Your New Podcasting Strategy: Viability-First

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Photo by Edu Lauton on Unsplash

At the core, every ongoing podcast shares one common theme: the ability to continue on successfully. The tricky part is understanding where that success comes from and how to exploit it to bring in more.

If Podcast Movement Evolutions 2020 had a theme, it was this: commercial viability is podcasting’s new brass ring.

The definition of viability is simple: the ability to work successfully. It’s that last word — success — that’s key. And, if we’re honest with ourselves, it’s a word we’re more than a little afraid of in podcasting.

But on the stages and in the hallways of Podcast Movement Evolutions 2020 held in Los Angeles last week, viability was on display. And it only took 16 years.

With viability commercial viability, to be specific — as the main talking point, it’s a little nerve-wracking for a lot of the legacy podcasters. Funny thing, though: podcasting must be viable, else it wouldn’t have survived this long. If the podcast you are doing right now has been going for the last 8 or 12 years, then by definition it’s viable or you wouldn’t keep doing it.

But commercial viability is different.

Commercial viability means that the podcast has to pay for itself. It’s a business term because, for many, podcasting is a real and commercially viable business.

Is your podcast commercially viable?

Dan Misener from Pacific Content really drove the point home for me when he shared a stage with Red Hat to talk about the show Command Line Heroes. He began his presentation with a question many (most?) podcasters have: How do I grow an audience for my podcast?

Seeing it written out like that, it’s easy to see the subject/object confusion. The correct way to phrase that question, Dan points out, is: How do I grow a podcast for my audience?

That change in thinking is at the core of what commercial viability in podcasting means. It starts with having an understanding of an audience and then building something that that audience wants.

But what if you don’t have an audience? What if you just have an idea for what you think might be a really great show?

From that starting point, there are two paths you can go down. The one that most legacy podcasters would suggest for you is to take your idea for a podcast, grab the closest microphone, sign up with a podcast hosting company, and start your show. And while I can’t fault them for that advice (advice I’ve given many times over the years), it’s leaving a lot to chance. No, it’s leaving everything to chance.

Path number two puts viability first and suggests that you take your idea to the audience before you start the podcast. Once you’ve identified the audience, shop your idea around with that audience. Ask them questions. Do interviews to make sure your idea can be crafted into a podcast that the audience truly wants and is something worthy of adding to their busy lives.

And if so, go build that podcast!

But what if you’ve already got a podcast and it’s not yet commercially viable? How do you make your current podcast commercially viable?

I suggest to you that you’re asking the wrong question. That’s the same as asking how to build an audience for your podcast. Maybe, for you, the first question you should answer is this: Do you want a commercially viable podcast?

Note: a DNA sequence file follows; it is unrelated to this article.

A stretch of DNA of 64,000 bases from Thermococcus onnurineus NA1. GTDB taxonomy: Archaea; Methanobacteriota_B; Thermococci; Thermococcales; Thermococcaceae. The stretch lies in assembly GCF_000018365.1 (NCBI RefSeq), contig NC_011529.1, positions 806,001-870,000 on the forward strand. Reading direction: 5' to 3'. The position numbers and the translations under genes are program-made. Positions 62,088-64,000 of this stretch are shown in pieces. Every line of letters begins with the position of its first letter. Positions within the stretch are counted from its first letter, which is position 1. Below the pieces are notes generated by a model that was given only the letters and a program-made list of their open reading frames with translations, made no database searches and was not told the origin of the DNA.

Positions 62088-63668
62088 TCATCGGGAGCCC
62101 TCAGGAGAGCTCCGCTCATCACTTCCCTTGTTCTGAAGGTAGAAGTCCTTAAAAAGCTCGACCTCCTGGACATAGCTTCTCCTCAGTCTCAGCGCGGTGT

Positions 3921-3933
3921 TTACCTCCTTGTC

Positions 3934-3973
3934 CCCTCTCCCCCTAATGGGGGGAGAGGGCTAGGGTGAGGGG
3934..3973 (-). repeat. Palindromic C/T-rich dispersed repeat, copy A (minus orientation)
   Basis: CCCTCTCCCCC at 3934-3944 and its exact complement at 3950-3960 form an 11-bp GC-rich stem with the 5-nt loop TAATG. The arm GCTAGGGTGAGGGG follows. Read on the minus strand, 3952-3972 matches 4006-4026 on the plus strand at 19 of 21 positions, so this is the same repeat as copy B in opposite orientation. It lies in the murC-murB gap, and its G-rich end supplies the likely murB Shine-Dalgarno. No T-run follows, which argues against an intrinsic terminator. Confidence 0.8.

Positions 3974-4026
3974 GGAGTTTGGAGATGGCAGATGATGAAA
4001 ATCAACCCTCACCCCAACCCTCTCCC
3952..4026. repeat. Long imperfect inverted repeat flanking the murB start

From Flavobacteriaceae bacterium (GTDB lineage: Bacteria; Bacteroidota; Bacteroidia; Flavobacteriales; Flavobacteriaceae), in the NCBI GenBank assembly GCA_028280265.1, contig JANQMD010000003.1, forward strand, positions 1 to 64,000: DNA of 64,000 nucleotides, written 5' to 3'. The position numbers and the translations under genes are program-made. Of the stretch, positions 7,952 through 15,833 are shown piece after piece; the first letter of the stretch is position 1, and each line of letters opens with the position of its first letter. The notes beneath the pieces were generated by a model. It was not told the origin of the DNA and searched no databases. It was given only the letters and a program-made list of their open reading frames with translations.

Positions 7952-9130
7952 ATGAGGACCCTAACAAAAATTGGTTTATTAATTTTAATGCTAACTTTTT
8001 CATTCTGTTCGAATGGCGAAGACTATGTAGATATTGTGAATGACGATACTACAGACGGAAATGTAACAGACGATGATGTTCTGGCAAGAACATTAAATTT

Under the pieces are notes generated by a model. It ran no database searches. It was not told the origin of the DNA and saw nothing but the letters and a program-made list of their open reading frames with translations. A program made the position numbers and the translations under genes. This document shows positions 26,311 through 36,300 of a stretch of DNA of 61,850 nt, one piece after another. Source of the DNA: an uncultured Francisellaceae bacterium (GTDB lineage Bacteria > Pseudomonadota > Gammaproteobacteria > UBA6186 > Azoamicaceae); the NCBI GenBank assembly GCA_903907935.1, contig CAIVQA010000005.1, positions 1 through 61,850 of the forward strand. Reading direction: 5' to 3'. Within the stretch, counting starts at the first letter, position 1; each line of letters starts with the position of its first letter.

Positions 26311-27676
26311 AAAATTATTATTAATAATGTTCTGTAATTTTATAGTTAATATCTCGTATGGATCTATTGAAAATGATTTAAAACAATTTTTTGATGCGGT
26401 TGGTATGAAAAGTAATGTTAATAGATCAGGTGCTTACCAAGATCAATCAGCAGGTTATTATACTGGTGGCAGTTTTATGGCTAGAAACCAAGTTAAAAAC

Not all podcasts have to be commercially viable. Your podcast can be made viable by you because it gives you what you need, so you’re happy to keep funding it. Perhaps it’s viable to a small number of people happily donate enough money to cover your hosting bills and give you enough dopamine to continue spending time on it. Maybe you get enough invitations to speak on stage or enough interest from potential clients that it’s viable in other ways. So no, you don’t have to have a commercially viable podcast.

But you must have a viable podcast. Or you won’t be podcasting for long.

I’ve more thoughts spurred from talks given and conversations had at Podcast Movement Evolutions 2020, so watch this space over the next few days.

In the meantime, go to RateThisPodcast.com/podpont and leave a rating for the show. And one way to make sure that I bring you more ideas to help with your shows’ commercial viability is to visit BuyMeACoffee.com/EvoTerra. Finally, if you have questions about your business podcast and its own commercial viability, get in touch. I’m sure I can help. Reach me at evo@podcastlaunch.pro or go to SimplerMedia.pro to see a list of how we help businesses all around the world.

More thoughts coming tomorrow on yet another Podcast Pontifications.

Since you got this far, how about mashing that 👏 button a few dozen times to let me know you dig the written-word version of my thoughts on these podcasting topics? I’d sure appreciate it!

This article started life as a podcast episode. The 262nd episode of my four-times-a-week short-form podcast called, oddly enough, Podcast Pontifications. It’s a podcast for working podcasters that’s focused on trends in our growing industry and ideas on ways to make podcasting not just easier, but better. Yes, you should listen. Here’s an easy way: 👇

Evo Terra (hey, that’s me!) has been podcasting since 2004, is the author of Podcasting For Dummies and Expert Podcasting Practices for Dummies, and is the CEO and founder of Simpler Media Productions, a strategic podcast consultancy working with businesses, brands, and professional service providers all around the world.

Podcast philosopher. Professional contrarian. On a mission to make podcasting better. Hip he/him. คุณ | http://PodcastPontifications.com | http://Simpler.Media

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